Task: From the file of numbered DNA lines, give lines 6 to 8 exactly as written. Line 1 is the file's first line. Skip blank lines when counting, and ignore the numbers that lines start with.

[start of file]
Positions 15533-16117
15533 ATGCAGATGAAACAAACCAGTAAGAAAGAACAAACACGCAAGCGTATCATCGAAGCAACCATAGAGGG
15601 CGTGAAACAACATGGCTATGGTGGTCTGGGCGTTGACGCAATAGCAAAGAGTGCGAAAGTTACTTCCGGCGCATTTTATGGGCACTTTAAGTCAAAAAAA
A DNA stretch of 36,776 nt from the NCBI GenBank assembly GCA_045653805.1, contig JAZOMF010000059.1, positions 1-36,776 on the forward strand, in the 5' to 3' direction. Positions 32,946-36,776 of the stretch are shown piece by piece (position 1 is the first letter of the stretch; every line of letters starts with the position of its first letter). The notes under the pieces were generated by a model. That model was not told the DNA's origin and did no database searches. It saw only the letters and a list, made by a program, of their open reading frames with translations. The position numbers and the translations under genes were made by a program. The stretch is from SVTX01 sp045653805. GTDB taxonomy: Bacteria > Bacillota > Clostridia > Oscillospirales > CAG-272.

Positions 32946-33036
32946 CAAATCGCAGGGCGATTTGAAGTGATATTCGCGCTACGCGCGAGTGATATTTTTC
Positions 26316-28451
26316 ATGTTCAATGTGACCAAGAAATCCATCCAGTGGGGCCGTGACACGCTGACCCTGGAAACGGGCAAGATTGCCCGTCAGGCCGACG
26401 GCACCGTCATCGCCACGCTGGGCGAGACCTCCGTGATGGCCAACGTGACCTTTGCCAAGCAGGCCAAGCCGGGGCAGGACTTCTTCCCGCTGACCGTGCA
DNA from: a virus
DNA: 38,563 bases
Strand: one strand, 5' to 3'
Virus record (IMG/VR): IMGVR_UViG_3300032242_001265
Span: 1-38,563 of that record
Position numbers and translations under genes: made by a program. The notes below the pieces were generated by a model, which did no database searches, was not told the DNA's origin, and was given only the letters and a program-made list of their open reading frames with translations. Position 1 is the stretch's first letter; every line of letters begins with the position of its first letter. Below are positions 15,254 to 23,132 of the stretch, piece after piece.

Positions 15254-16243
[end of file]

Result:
32946 CAAATCGCAGGGCGATTTGAAGTGATATTCGCGCTACGCGCGAGTGATATTTTTC
Positions 26316-28451
26316 ATGTTCAATGTGACCAAGAAATCCATCCAGTGGGGCCGTGACACGCTGACCCTGGAAACGGGCAAGATTGCCCGTCAGGCCGACG